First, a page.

Content Warning: This article contains mentions about state-sanctioned violence against Black people, with references to specific traumatic and potentially triggering incidents of police brutality.
Disclaimer: None of the members of the Daily Trojan Summer 2020 Editorial Board are Black. The Daily Trojan is a predominantly white institution. We recognize the significance of this shortcoming and its role in furthering inequality at our campus. As a result, we are part of the problem and we are actively working to remedy this issue and make our newsroom and our coverage more inclusive and representative of USC’s Black student community. Additionally, we should have released a statement earlier to express our solidarity with Black students.
With this being said, the Daily Trojan Editorial Board unequivocally supports the Black Lives Matter movement and demands that USC’s administration, student government, student organizations and non-Black students take more action to support the cause.
“I can’t breathe.” This was one of George Floyd’s final statements before Minneapolis police officer Derek Chauvin killed him with an illegal chokehold for more than eight minutes as at least three more cops watched. The murder, along with the shootings of Ahmaud Arbery in Georgia and Breonna Taylor in Kentucky, is one of the latest incidents of police brutality, igniting protests across the nation in cities such as Minneapolis, Louisville, Brooklyn and downtown Los Angeles.
In 1992, fires raged around USC during the L.A. riots. The University was left largely unscathed while local and Black-owned shops burned to the ground due to the riots. Although some students partook in the protests, calling for justice against the four Los Angeles Police Department officers who were acquitted of the videotaped fatal beating of Rodney King, many remained unconcerned, largely worrying about material positions that had been stolen from their gentrified apartments.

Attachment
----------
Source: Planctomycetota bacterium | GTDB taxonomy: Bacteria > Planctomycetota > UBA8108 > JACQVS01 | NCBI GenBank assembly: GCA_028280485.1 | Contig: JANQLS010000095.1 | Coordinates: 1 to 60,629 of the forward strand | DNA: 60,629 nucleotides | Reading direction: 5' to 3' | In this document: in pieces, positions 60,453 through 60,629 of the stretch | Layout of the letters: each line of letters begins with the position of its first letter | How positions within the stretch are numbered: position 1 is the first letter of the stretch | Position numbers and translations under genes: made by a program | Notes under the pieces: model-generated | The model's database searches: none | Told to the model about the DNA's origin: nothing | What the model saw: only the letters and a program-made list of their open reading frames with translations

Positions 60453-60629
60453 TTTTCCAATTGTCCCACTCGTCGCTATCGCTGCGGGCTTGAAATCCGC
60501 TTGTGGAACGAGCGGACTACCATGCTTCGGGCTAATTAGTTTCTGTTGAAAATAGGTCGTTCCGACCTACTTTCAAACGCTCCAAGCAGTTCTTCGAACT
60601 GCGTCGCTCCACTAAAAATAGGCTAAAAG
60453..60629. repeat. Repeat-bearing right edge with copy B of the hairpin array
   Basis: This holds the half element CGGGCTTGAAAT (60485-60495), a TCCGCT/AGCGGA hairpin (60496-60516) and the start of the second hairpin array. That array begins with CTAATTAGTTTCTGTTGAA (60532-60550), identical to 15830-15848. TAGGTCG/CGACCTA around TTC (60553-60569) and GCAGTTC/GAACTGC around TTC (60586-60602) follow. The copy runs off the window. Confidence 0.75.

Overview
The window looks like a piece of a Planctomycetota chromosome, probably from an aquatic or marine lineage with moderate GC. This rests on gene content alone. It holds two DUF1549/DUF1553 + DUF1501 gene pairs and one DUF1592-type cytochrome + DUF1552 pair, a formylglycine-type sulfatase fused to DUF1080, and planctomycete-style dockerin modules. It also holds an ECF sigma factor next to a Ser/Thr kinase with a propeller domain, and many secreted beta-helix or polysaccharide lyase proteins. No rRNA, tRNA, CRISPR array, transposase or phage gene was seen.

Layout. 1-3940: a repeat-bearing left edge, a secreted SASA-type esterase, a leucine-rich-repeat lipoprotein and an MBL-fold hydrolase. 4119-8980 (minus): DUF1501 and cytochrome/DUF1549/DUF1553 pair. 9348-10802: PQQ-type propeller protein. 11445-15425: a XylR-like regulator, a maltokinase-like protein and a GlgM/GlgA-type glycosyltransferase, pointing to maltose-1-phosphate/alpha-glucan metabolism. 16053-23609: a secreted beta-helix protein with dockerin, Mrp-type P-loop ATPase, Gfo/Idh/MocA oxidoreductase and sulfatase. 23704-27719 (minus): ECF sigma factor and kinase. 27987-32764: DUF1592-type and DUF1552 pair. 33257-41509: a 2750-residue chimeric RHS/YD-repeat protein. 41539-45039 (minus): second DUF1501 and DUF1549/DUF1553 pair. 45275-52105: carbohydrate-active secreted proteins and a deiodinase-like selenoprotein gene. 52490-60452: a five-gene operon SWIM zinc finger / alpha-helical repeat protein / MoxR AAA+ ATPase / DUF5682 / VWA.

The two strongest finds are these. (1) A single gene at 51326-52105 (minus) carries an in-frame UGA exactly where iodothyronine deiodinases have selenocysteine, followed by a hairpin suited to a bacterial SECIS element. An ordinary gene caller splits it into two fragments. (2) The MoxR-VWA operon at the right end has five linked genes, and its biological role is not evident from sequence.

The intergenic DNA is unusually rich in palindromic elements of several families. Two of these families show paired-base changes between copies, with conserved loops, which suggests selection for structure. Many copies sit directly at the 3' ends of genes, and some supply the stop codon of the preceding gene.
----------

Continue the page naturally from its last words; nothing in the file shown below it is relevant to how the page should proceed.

Now, as protests draw near campus again nearly three decades later, history must not repeat itself. USC administrators, students and student organizations, including the Daily Trojan, must do everything in our power to support, advocate for and protect Black people, both on and off campus.
Anti-Black racism manifests at both the global and national level, and USC is nowhere near free of this reality. The University is a bubble of privilege, ignorance and immense wealth in the South Central community, often turning its back on the neighborhood it so imposes itself on.
One example of the persistent on-campus discrimination can be seen through the behaviors of the Department of Public Safety. In February 2019, DPS officers stopped a Black man near campus for riding a bicycle without a light. They handcuffed him and asked him about any outstanding warrants, unrelated to the purpose of the traffic stop. In October 2019, more than 500 students signed a petition calling on the University to address the increased police presence and wire fencing at a Black student tailgate. This, of course, is just the tip of the iceberg, as DPS, in tandem with the LAPD, routinely stops Black students on campus to check their identification and overpolices and shuts down parties hosted by Black fraternities.
But USC’s history of neglecting racism on campus and the surrounding area does not stop there. Chair of the Board of Trustees Rick Caruso’s tenure as president of the Los Angeles Police Commission in the early 2000s helped solidify LAPD’s ingrained racism, as he worked to overhaul the department’s disciplinary procedures and instate William Bratton, who backed aggressive policing tactics throughout his career as chief of police. Bratton’s tenure as the New York Police Department commissioner from 2014 to 2016 also oversaw many deaths at the hands of the police, including the murder of Eric Garner, a Black man who was killed by chokehold in 2014.
About 1 in 1,000 Black men will be killed by the police, according to research published in the Proceedings of the National Academy of Sciences of the United States of America. Black men are more than twice as likely to be killed by police over the course of their life than white men. Black women are about 1.4 times more likely to be killed by police than are white women.
Despite these statistics, little change has been made at the institutional level to preserve the livelihood of Black people. Cops murder Black civilians with impunity or, at worst, paid leave. When Black people gather to mourn and protest, they are met with additional state violence.